Everthing about the future of coding relies on speed, and HGV is a great tool to test your site and prepare it for the future.

1530 – Ad Revenue 101

After several advanced course classes I switched back to the beginner room to hear Ben Ilfeld’s talk on WordPress Ad Revenue. I’ve never dealt with ads in a website so there was a lot to learn.

Ben began with a lot of information about the history of ad technology and the modern Ad Ecosystem. Ad Networks make it easy to aggregate media sites for advertising. New technologies changed the landscape with Real Time Bidding and Ad Exchanges. The Ad Networks transformed into these Exchanges where bidding and auctions were happening on a massive scale.

With the Ad Exchange you can sell space yourself with no need for a sales person. There is a lot of data and some sophisticated algorithms about each potential ad shown. Because of these large scales the prices are unbelievably low.

What are the other options?

You can choose to sell space yourself. Having a website with a good niche market would allow you to own the direct relationship with the advertisers. Another option is joining the global market and focus on growing your traffic.

You could also do both! But this is likely only for bigger sites.

How to get started

DoubleClick for Publishers by Google. It’s free but can be complex. Also good for managing direct sold, ad networks and exchanges. It’s owned by Google, so you know it’s not going anywhere.

There are other plugins for WordPress that let you manage your ads. Ad Code Manager is easy for non-developers to configure a complex set of ad codes. The plugin still works, but isn’t in active development.

Broadstreet is another service that is independent and affordable. It’s great for managing direct sold with smaller advertisers and it has an up to date WordPress plugin.

Another option for integrating ads is with a related posts plugin. YARPP or Yet Another Related Posts Plugin lets you integrate sponsored links next to your related posts.

No easy beginning

Something I got from the talk was there is no silver bullet to sucuessful advertising. You’re going to start small and have to work your way up. As you increase the demand for your audience you can add more ad networks and extensions to grow your revenue.

1645 – Lightning Talks

The day ended with three lightning talks, about 15 mintues each, and were jam packed with information.

iThemes Security

There was a lot to talk about so John Locke jumped into it and never slowed down. Here are some of the key points and benefits to using iThemes security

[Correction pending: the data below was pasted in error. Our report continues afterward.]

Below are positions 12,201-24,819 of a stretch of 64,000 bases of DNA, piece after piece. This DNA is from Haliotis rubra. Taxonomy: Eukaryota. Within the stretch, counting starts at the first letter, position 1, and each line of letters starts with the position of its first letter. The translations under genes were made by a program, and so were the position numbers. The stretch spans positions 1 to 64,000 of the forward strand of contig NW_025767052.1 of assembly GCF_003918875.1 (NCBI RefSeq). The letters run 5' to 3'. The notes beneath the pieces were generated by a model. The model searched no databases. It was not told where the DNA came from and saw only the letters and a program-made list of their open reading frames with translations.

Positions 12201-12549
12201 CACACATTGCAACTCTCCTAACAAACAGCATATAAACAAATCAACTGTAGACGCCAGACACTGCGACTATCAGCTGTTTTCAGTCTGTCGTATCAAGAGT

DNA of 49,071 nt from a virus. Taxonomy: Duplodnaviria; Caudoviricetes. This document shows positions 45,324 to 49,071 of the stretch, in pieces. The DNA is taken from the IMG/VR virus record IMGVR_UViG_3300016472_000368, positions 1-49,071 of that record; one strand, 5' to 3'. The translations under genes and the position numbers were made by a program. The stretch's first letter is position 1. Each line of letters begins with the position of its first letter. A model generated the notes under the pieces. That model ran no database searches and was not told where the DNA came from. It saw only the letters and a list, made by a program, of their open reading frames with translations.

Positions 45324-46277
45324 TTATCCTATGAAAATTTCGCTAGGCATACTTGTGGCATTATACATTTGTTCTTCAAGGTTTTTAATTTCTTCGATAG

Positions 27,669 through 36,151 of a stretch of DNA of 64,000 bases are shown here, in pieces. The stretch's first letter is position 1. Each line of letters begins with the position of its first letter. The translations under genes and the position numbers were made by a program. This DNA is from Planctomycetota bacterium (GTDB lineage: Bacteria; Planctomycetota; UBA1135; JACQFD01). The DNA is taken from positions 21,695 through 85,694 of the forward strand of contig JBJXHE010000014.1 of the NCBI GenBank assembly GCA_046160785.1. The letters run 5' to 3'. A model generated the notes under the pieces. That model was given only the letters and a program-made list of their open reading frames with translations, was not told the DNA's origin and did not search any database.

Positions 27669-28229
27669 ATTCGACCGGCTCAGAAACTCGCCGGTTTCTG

• Update WordPress Salts, makes everyone re-login to Wordress. Great way to get the bad guys out quick.
  • Change database prefix
  • Change the wp-content folder name
  • Schedule backups of your database. Have these backups emailed to you.
  • XML-RPC request – Allow, Block, or just block Pinkbacks
  • 404 Detection – blocks out after a lot of 404 hits when someone is trying to find a backdoor
  • Change admin username and the database row. Not row number 1.
  • Away Mode – Set when your Dashboard is available. The login screen will be unavailable.
  • Brute Force Protection – join the network of blocking IP’s who are guilty of Brute Force
  • File change protection
  • Hide the login Area
  • Disable the file editor

I’ve been using a different security plugin for awhile but after all the great tools that John described I’ll be switching to iThemes soon.

ECommerce

Alex Christensen gave an introductory talk about selling through your WordPress site. He covered a ton of basic questions that you need to answer before you sell your first item. I didn’t take many additional notes but his slides are avaiable here.

Near the end of the slides is a big table detailing the abilities of six of the major ecommerce options. It’s a great tool for making sure the plugin you pick is the best choice for what you need

Forms

Russell Aaron ended the WordCamp with a talk all about forms. One of the first big pieces of knowledge he dropped was that WordPress is full of contact forms. You use forms to fill out information and send it to another place. Sometimes this is to fill out a new blog post and send it to the database, or saving settings to a different table in the database.

Another idea he discussed was about filters. WordPress keeps developing filters to keep your site safe. They also progress WordPress to become more. You use filters to help keep your front side forms safe from the public and their malicious content.

After telling a story of some ridiculous problems he’s caused with bad plugin updates he reminded us this fact of widsom: Plugins are not bad because they’re called plugins, they’re bad when a drunk coder pushes bad code.

Wrapping Up

I had a great time at the Sacramento Wordcamp and I wish I had starting going to Wordcamps years ago. There is so much to learn about Wordpress from some very talented speakers. I also made a few connections that I hope to keep in touch with and see again at the local Sacramento WordPress Meetup. If you haven’t been to a Wordcamp yet, what are you waiting for?

Relational Database in CodeIgniter

Crumpled Papers

My packing slips project for work has been well received and used by all our engineers. Now with daily use there are improvements and new features requested. This was the first app I built using CodeIgniter and I used some simple techniques along the way. In some cases I would have to completely rewrite sections to complete all the upgrades.

Vendors List

The first upgrade I made was the one of the simpler requests. In the first draft I hard coded two of the common addresses where we ship items. A drop down would list these address and when selected I used Javascript to fill in the address fields. I know my idea had been to just hard code more presets, but this was not going to work long term.